Forex trading inherently involves risks. Note that applying risk management does not mean that all your trades will be profitable or that you won’t lose any money. It merely means that if a trade doesn’t go your way, your downside is limited.
In this article, we’ll look at some of the risks inherent in the forex market and share some of the risk management techniques you can apply to your trading.
Potential Risks in Forex
In forex trading, volatility risk occurs when a currency pair’s price fluctuates more rapidly than in preceding trading sessions. Remember that the price of a currency pair reflects all market factors that impact the exchange rate. Therefore, an unexpected development in one of the fundamental elements is bound to cause volatility in the market.
Factors that result in volatility risk include geopolitical conflicts and domestic political developments. The release of high-impact economic indicators also results in volatility. Such high-impact indicators include employment reports, monetary policy decisions, and inflation data.
Traders can potentially profit from volatility. But when on the wrong side of a trade, volatility can wipe out your trading account. Note that not all assets have the same volatility. For example, SDS trading may have different volatility than trading EUR/USD.
It is customary for CFD traders to use leverage. Leverage enables traders to take larger positions compared to the deposits in their trading account. For example, if you have a deposit of $1,000 and trade with a leverage of 1:100, you can open a maximum position worth $100,000. Such leverage magnifies your profit significantly.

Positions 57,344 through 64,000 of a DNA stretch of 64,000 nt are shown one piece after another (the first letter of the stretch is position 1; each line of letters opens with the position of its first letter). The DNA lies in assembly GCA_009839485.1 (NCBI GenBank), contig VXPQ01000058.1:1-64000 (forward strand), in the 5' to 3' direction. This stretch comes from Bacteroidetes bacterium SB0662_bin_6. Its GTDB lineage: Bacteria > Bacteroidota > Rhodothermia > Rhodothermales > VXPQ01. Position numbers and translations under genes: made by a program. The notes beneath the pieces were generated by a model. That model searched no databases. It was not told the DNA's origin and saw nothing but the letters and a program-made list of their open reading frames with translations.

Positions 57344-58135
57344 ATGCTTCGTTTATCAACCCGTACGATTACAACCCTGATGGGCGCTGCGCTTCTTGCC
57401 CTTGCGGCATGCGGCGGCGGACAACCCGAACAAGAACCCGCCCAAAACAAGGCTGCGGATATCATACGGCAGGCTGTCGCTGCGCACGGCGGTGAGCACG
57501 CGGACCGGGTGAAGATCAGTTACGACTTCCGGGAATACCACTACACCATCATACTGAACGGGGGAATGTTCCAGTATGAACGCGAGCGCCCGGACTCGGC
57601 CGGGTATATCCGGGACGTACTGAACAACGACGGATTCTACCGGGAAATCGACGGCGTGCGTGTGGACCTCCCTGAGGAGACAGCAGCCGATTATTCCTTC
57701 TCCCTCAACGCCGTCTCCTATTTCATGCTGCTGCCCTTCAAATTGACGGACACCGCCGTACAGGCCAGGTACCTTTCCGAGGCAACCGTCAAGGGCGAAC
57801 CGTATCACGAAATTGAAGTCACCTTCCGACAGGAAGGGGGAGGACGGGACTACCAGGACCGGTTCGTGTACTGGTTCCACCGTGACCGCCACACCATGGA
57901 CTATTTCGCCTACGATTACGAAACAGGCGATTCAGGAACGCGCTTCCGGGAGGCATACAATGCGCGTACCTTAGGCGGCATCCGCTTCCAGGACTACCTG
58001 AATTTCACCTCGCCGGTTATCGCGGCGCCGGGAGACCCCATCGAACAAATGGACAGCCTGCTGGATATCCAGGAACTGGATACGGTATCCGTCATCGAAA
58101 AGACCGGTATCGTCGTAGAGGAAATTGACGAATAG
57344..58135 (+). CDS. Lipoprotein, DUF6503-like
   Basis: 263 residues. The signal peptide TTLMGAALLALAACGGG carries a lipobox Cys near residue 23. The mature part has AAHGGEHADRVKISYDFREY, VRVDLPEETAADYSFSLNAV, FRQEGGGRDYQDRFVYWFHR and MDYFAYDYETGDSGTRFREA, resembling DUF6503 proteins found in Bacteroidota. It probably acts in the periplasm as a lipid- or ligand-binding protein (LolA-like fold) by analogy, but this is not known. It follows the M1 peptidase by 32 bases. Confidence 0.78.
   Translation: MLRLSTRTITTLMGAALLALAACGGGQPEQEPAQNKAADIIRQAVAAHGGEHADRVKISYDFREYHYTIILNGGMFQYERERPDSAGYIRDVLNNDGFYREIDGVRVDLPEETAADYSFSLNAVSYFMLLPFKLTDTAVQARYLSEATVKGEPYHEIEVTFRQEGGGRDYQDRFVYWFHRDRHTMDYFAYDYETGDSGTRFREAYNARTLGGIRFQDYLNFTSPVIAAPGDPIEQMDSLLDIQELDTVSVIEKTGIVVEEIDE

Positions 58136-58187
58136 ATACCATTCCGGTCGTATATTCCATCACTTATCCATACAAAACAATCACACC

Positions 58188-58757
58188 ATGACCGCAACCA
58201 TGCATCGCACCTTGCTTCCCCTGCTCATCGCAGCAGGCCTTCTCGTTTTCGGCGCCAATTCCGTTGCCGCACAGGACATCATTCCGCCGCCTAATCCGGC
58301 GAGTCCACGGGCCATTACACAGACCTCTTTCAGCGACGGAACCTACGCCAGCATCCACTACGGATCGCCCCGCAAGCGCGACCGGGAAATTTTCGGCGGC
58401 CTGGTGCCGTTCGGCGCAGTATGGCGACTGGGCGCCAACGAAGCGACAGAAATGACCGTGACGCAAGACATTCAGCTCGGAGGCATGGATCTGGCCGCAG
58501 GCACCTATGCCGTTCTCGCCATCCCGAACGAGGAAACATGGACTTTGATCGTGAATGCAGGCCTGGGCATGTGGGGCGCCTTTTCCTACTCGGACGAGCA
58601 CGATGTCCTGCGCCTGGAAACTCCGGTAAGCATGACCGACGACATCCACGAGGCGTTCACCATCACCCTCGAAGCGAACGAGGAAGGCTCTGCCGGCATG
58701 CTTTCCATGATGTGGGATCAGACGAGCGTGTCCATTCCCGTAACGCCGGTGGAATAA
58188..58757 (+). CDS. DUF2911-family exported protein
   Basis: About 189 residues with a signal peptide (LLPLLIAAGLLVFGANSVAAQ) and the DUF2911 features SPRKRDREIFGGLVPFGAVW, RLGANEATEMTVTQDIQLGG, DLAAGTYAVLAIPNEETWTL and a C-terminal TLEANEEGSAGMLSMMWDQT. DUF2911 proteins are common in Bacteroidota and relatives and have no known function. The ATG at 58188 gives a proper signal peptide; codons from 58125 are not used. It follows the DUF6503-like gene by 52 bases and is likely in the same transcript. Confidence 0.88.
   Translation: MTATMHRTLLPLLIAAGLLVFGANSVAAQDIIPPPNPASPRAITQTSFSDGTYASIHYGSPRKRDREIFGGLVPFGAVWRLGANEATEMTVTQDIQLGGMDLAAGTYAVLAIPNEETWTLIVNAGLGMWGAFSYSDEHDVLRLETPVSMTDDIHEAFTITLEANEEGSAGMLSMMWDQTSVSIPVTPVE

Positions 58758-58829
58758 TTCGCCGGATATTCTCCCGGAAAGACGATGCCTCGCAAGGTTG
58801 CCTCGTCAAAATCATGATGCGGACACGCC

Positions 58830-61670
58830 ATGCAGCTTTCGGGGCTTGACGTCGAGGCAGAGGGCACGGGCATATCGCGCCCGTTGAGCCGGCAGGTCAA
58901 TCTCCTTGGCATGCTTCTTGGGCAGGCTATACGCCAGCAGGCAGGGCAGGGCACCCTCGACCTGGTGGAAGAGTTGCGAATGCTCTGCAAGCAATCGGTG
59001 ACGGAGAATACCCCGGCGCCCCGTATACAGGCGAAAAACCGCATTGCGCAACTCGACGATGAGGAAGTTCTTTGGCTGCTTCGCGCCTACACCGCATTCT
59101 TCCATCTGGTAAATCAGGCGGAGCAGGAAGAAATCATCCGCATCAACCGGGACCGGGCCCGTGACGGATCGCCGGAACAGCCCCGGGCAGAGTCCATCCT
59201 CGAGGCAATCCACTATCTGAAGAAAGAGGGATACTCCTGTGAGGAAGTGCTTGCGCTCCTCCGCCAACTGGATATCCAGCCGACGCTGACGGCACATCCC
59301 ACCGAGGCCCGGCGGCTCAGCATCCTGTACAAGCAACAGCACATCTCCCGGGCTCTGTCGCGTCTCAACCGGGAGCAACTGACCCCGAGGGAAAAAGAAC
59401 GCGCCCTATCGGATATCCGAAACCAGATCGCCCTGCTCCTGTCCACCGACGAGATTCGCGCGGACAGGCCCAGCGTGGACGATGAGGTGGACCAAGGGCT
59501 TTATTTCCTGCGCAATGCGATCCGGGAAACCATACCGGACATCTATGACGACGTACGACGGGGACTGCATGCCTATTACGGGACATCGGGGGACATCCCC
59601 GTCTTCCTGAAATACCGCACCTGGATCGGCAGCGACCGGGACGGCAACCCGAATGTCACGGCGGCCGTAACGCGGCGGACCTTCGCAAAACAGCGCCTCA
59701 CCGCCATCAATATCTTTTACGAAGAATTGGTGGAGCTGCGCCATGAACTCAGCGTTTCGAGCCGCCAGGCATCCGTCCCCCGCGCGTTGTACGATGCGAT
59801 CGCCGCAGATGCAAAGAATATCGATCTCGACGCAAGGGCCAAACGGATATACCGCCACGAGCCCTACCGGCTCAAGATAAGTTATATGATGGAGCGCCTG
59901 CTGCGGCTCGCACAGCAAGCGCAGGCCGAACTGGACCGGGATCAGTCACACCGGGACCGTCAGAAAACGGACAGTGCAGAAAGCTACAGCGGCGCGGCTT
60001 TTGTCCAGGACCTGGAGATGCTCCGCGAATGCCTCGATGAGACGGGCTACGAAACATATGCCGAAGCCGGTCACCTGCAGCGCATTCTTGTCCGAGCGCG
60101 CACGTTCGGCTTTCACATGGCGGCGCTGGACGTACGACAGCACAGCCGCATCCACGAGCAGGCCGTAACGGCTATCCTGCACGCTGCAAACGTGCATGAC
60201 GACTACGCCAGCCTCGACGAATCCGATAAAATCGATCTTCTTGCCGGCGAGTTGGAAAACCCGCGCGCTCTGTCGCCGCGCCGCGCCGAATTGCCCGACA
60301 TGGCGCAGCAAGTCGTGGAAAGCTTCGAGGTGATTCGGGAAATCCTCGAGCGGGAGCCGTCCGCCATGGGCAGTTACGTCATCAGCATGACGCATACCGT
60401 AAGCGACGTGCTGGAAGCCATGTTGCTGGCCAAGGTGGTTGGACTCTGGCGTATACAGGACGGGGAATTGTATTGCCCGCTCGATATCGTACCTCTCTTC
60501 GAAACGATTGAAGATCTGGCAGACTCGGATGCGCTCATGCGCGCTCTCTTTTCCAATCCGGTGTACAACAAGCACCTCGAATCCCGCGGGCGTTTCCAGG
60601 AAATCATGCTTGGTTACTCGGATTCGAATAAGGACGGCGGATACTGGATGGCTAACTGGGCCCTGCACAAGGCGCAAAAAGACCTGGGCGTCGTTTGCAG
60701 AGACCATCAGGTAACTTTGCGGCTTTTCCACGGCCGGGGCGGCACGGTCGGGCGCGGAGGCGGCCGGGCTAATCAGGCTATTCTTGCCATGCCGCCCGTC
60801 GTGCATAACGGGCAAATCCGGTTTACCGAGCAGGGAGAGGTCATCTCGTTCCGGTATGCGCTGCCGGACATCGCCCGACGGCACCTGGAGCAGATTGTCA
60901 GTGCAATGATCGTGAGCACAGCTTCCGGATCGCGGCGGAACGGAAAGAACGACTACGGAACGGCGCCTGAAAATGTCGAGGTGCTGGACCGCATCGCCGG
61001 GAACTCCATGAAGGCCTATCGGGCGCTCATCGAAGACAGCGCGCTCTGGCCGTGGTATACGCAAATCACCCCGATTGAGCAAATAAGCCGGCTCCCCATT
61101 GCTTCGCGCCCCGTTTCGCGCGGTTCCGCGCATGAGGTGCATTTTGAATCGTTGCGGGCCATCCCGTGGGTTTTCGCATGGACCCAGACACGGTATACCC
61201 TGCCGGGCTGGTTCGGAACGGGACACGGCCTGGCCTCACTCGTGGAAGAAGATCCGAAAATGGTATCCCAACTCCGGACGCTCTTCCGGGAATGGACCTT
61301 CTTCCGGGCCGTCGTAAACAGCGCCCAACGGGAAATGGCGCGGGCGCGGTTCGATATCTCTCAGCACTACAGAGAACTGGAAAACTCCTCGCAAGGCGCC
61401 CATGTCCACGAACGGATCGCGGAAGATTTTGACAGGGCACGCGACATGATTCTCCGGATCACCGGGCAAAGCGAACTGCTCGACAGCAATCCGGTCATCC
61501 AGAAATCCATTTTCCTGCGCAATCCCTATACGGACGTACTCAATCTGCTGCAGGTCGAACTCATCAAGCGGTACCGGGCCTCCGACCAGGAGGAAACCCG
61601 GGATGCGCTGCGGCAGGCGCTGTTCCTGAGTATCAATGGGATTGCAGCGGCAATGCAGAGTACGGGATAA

Leverage risk arises from the fact that if the market moves against you, your trading account can be wiped out. If the price moves only 1% against your trade in the above example, your $1,000 deposit is wiped out. Note that the higher the leverage, the higher the leverage risk.
In the forex market, a currency pair is highly liquid if there are a high supply and demand. It is relatively easier to trade large volumes of a liquid forex pair without distorting its price. More so, it is rare for a trader to experience slippage when trading highly liquid currency pairs. Liquidity risk arises when trading a currency pair that has less demand and supply. In this case, you might experience delays when opening and closing positions. More so, there are increased chances of slippage, which will reduce your profit or increase your losses.
Interest rate risk
Note that demand for a currency significantly affects its value. In the forex market, the interest rate determines the demand. Naturally, countries with higher interest rates experience a net inflow of capital, which increases the demand for their domestic currency. In the forex market, interest rate differential plays a crucial role in the carry trades.
The interest rate differential of a currency pair determines if carry traders are bullish or bearish on a currency pair. The interest rate risk arises when there are unexpected interest rate changes in the economy. This exposes traders to unforeseen losses.